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    My DGD asked me to make her a sundress with stretchy top, like you would do with that ribbed knit. I thought about buying a tank top and just using that, but then I cam accross some tank tops I had purchased on clearance last fall thinking I might use them to make myself some fancier shirts by combining them. Anyway, back on subject, LOL. I cut it up and made the "bands" out of that, and it worked great. I actually made 5 small sundresses from one long sleeved shirt that cost me $3. Maybe something like that would work?
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    Quote Originally Posted by buslady View Post
    My DGD asked me to make her a sundress with stretchy top, like you would do with that ribbed knit. I thought about buying a tank top and just using that, but then I cam accross some tank tops I had purchased on clearance last fall thinking I might use them to make myself some fancier shirts by combining them. Anyway, back on subject, LOL. I cut it up and made the "bands" out of that, and it worked great. I actually made 5 small sundresses from one long sleeved shirt that cost me $3. Maybe something like that would work?
    I thought about the necks of tshirts. But my husbands white ones are too grungy. But the knit tank top idea is a good one. Thanks.

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    Quote Originally Posted by sval View Post
    Yes, they do open all the way down the back. So, no, don't really need to be stretchy. I just haven't found anything to bind the neck edge with that looks good. The prepackaged bias binding is so rough looking. I cut some bias of the same fabric yesterday that I am going to try and leave tails to tie. But then wasn't sure what to do with the tail as it extends beyond the neck edge. And certainly don't want a knot at the end.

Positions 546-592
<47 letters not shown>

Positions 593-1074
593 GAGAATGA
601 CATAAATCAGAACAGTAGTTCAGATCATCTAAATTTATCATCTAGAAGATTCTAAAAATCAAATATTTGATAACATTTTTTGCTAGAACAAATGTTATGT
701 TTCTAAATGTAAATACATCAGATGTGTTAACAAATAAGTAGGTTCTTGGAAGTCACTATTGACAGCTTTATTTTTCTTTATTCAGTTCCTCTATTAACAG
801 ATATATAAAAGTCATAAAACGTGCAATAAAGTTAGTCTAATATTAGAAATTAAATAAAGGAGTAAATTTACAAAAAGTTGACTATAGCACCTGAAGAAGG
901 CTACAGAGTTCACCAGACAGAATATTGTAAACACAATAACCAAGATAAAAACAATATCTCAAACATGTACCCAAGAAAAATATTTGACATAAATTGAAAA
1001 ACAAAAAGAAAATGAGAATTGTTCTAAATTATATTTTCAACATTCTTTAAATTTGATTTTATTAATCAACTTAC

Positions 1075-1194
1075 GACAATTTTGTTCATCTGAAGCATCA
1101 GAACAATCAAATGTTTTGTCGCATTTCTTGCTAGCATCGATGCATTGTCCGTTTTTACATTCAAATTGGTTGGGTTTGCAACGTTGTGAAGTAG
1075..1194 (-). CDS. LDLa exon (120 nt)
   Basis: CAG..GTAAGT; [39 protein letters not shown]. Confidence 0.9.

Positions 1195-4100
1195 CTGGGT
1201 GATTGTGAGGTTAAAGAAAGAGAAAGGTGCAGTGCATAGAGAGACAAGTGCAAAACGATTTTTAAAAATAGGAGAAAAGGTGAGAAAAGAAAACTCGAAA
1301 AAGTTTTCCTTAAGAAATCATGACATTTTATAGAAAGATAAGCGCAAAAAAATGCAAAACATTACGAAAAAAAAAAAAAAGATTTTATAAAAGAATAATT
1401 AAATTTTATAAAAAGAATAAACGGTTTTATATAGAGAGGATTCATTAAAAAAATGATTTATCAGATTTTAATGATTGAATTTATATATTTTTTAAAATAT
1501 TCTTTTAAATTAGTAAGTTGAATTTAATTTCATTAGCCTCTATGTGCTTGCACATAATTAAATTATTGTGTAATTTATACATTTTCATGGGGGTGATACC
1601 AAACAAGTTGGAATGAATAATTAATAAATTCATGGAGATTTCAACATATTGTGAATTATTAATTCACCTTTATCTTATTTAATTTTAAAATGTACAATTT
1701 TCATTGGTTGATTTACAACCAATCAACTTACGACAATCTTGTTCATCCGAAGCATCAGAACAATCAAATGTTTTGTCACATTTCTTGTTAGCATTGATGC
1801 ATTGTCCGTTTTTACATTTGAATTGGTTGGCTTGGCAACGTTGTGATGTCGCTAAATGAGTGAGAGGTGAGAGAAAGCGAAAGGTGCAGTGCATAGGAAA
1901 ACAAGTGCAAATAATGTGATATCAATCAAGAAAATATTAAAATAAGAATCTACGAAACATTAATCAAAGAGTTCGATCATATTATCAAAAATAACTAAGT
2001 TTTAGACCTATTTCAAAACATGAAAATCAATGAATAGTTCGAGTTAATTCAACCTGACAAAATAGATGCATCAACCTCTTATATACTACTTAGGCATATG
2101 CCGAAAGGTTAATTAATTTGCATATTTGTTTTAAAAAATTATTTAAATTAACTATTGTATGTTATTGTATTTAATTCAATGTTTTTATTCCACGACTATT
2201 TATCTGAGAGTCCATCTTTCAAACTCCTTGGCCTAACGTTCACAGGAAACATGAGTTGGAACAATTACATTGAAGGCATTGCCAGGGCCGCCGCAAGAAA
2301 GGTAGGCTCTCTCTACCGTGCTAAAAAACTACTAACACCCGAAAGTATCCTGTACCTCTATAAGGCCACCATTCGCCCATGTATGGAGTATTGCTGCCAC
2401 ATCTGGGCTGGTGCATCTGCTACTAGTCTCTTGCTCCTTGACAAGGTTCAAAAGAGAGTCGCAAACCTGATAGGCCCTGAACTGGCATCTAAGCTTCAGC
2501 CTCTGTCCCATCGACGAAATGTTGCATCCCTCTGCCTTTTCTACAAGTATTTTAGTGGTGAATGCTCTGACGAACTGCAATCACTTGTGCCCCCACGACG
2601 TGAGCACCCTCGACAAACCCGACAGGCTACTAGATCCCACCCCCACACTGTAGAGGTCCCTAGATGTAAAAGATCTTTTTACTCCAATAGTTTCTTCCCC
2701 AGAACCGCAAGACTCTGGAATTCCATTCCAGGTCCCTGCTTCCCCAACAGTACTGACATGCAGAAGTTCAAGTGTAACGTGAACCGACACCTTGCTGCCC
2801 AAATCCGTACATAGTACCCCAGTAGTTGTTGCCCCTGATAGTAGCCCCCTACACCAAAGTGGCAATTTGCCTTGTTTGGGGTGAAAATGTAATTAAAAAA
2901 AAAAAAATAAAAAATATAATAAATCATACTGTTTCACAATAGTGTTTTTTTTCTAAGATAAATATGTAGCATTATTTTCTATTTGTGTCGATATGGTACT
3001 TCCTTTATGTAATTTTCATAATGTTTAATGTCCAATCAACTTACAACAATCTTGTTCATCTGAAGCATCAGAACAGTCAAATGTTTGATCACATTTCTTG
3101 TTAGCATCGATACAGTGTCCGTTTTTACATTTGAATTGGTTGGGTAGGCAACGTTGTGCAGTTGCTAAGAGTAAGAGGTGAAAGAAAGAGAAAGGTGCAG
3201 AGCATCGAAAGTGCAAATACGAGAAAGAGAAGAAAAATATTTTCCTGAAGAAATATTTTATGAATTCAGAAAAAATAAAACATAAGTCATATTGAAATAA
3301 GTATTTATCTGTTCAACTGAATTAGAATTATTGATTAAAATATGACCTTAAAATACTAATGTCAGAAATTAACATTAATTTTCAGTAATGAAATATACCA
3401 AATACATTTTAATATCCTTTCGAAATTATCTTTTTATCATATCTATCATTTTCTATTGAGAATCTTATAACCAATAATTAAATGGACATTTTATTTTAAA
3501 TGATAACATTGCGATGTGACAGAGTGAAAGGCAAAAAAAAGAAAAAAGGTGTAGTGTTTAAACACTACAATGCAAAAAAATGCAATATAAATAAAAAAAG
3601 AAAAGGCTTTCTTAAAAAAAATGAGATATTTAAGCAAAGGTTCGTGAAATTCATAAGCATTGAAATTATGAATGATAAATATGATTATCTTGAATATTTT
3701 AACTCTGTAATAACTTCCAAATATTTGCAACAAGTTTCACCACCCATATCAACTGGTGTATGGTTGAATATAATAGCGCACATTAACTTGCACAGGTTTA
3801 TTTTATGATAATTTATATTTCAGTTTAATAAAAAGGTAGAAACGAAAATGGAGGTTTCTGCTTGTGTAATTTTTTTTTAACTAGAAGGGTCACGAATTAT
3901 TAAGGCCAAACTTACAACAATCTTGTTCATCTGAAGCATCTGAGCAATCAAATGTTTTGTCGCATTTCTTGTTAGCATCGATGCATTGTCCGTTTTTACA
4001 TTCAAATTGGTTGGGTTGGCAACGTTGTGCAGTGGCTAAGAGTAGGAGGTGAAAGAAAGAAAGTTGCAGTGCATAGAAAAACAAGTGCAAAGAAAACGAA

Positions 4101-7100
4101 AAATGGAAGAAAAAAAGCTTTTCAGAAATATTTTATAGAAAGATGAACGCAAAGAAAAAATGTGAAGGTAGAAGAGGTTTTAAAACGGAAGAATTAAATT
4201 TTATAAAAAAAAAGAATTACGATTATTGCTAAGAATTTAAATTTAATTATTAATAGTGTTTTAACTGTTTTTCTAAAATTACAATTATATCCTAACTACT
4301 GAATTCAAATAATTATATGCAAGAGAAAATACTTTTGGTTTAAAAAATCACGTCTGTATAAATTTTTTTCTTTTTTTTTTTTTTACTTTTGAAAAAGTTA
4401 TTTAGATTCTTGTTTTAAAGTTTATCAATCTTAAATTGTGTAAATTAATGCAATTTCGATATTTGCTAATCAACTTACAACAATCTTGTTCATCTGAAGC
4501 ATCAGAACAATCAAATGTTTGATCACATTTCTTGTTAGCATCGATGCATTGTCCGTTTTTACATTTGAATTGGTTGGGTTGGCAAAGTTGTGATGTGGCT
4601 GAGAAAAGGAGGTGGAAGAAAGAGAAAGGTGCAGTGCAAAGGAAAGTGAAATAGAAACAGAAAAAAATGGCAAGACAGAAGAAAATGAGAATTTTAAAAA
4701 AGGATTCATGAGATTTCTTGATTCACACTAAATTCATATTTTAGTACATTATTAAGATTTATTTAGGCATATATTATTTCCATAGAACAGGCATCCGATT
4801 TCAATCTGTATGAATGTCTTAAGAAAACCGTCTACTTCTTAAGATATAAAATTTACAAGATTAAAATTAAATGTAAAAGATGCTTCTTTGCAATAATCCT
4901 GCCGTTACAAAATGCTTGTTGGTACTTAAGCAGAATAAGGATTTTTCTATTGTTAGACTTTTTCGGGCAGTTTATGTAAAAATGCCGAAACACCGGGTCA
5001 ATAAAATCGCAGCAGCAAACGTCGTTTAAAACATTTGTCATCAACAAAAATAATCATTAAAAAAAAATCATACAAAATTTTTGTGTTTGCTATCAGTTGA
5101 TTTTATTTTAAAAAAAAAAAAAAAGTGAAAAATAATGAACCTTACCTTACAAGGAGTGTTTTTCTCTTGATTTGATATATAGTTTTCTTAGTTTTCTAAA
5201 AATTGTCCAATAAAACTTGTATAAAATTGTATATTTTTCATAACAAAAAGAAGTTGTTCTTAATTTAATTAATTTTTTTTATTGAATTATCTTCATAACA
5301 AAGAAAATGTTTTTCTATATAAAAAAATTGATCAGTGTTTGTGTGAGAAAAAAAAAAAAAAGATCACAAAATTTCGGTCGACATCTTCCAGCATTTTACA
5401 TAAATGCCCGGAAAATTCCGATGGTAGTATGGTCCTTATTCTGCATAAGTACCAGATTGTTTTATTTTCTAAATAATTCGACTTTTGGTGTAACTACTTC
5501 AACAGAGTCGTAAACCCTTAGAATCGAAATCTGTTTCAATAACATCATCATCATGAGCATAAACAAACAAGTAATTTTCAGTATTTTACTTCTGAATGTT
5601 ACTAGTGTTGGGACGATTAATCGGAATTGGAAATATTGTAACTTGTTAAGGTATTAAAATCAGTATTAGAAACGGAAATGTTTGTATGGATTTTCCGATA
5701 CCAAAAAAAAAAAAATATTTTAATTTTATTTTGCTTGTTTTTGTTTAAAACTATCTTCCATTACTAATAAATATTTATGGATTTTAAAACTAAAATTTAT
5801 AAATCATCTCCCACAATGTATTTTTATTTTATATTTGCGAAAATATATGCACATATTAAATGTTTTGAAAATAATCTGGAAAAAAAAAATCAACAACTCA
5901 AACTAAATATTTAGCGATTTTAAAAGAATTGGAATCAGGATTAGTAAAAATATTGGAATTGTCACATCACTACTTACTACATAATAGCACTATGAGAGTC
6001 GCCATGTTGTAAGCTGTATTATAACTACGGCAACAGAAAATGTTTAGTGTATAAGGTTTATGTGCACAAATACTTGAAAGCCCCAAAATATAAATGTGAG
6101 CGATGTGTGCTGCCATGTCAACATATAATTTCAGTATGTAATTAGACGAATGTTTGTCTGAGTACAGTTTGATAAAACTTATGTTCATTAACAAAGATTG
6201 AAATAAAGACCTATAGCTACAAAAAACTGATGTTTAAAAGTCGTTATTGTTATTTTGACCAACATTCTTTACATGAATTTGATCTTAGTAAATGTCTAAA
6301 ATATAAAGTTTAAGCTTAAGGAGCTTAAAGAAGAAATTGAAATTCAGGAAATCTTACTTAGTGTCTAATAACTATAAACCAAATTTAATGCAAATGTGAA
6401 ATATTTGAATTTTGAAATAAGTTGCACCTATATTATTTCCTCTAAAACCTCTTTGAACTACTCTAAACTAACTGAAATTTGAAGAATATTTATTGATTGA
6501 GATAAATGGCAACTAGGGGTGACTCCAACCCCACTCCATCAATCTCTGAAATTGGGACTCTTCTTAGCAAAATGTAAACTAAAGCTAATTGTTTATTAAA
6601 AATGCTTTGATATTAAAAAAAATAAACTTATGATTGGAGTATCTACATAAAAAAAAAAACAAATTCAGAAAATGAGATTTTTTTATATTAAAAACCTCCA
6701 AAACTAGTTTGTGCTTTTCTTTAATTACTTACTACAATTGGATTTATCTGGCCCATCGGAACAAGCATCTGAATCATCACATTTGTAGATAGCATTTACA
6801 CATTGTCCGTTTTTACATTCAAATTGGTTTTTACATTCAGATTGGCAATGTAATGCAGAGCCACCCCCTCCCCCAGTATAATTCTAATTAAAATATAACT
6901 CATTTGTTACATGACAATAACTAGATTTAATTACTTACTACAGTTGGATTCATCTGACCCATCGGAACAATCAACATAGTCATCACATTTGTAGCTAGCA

Unfortunately no instructions came with the paper pattern. So am basically winging it.
    When we made gowns like this, we used spaghetti ribbon to sew into the neck edge with a large needle to stitch up and down (about 1/4 inch stitches), just below the sewn hem. Leave the ends long enough to tie, then you can tie a bow, or it you leave them a little longer, they can be brought around to the front to tie. Do the same at the cuffs. This way each is adjustable to the size of the baby. We used bright colored solids, baby prints, florals, and plaids (for boys) and each was treasured by the receiver. When the bows are tied, they create a ruffle effect. You can also attach the ribbons to the back and stitch around to the front, putting a couple snaps in the back.
    Since durability is not an issue, the ribbons are just threaded through the actual fabric. Clear as mud, right? PM me if you need pictures and I will whip one up to show you. Takes about 15 minutes each. Our pattern had raglan sleeves, so easy peasy.
    Last edited by madamekelly; 07-25-2014 at 09:05 AM.
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    i made many a tee-shirt for the kids growing up, using a heavier tubular knit for the binding, rather than the specific rib knit fabrics since i was on a very tight budget. I have massive amounts of off white left if you want it, PM your address and i'll mail it to you.

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    What are bereavement gowns?

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    Super Member madamekelly's Avatar
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    They are made for parent of stillborn or deceased babies to wear.
    If you always do, what you have always done, The results never change. Change is the wings you give yourself.

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    Are they always white?

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    Quote Originally Posted by bearisgray View Post
    Are they always white?